Skip to 0 minutes and 7 secondsBreast feeding is the best start to life for a baby. It provides all of the essential nutrients that a baby needs for the first six months of life to develop, and grow, and to gain protection against infections and conditions such as obesity, asthma, diabetes, and bowel disease later in life. The World Health Organization recommends exclusive breast feeding for the first six months of a baby's life and that women continue to breastfeed after the introduction of solids and up to 2 years and beyond. If a baby is not able to be fully or partially breastfed, a commercial infant formula should be used as an alternative.

Skip to 0 minutes and 48 secondsBreastfeeding has many benefits, not only for the baby but also for the mother, family, and society as a whole. The majority of babies are able to be breastfed. However, breastfeeding can be a challenge for some mothers. Mothers can be provided with appropriate support to assist them to initiate and maintain breast feeding through health professionals, family, and various organizations. Establishing appropriate policies in workplaces and public spaces can also assist mothers in maintaining breastfeeding. Solids should be introduced at around six months of age. At this age, infants need more nutrients than what can be supplied just through breast milk or formula. They are also developmentally ready to start eating solid food at this stage.

Skip to 1 minute and 42 secondsThe first fruits offered should be iron-rich foods, followed by vegetables and dairy foods. Foods should be of a pureed consistency at first, then mashed, and then progress to chopped. An increasing variety of food should be offered. By the age of eight months, children should be offered finger foods. Additional sugar and salt should not be added to any of the foods offered. Children should continue to be provided with breast milk or commercial formula from 6 months to 12 months and cooled boiled tap water can be offered. Full cream milk should not be offered as a drink at this age but can be used in foods such as cereal.

Skip to 2 minutes and 26 secondsOther foods that should be avoided at this age include honey, and nuts, and other hard foods. By 12 months of age, infants should be able to eat a wide variety of foods that are being served to the whole family, except if they have a diagnosed allergy to a certain type of food. It should be ensured that iron-rich foods are continuing to be eaten. Breastfeeding is still encouraged if the mother and the infant are willing and able to continue. Alternatively, full cream milk can now be offered as a drink. Reduced fat milk though, can be offered from to 2 years of age. Sugar sweetened drinks should not be offered.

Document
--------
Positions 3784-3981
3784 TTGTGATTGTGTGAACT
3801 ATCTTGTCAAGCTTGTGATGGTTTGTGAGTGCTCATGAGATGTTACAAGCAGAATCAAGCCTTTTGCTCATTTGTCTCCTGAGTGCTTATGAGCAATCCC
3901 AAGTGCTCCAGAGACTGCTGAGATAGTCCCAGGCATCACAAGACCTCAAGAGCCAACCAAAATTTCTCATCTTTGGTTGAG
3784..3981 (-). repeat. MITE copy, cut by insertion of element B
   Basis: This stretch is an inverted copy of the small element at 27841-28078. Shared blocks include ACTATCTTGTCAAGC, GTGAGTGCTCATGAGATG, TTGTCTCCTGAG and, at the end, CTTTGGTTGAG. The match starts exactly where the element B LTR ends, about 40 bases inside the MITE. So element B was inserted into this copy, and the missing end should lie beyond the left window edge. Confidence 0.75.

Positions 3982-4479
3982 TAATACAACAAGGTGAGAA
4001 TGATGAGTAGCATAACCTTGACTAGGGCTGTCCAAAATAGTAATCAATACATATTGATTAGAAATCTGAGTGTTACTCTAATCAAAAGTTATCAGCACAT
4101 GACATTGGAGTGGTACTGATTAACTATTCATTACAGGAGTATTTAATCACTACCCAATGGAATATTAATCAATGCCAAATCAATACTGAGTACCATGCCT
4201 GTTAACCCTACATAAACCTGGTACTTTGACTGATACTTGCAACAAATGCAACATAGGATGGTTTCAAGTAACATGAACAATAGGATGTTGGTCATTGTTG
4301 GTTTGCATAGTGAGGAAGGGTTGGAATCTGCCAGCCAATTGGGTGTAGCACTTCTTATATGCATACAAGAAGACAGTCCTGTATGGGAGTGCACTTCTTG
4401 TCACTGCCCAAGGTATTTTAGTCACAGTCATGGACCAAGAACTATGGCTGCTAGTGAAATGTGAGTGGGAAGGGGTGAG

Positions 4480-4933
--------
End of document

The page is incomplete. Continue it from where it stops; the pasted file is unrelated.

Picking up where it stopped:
Skip to 3 minutes and 8 secondsNuts and other hard foods should continue to be avoided until at least 3 years of age.

Nutrition stages

Children should experience nutritious foods in stages, from breastfeeding, to the introduction of solids and family foods.

Breastfeeding (first 6 months for up to 2 years and beyond)

Breastfeeding provides essential nutrients to babies in the first six months of their lives and can protect against infections and conditions such as obesity, asthma, diabetes and bowel disease later in life. Where a baby is not able to be breastfed, commercial formulas should be used instead. Organisations that can assist mothers with breastfeeding include the following:

Are there any support organisations in your local community?

Introduction of solids (6 months - 3 years of age)

The first foods offered should be iron-rich foods, followed by vegetables, first in a pureed consistency, then mashed and then progress to chopped. Foods to be avoided at this age include honey, nuts and other hard foods. Honey should be avoided until 12 months of age and hard foods should continue to be avoided until at least three years of age. Sugar sweetened drinks should also be avoided at this age. Full cream milk should be offered until the age of two. Reduced fat milk/alternatives can be offered from 2 years of age.

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This video is from the free online course:

Preventing Childhood Obesity: an Early Start to Healthy Living

University of Wollongong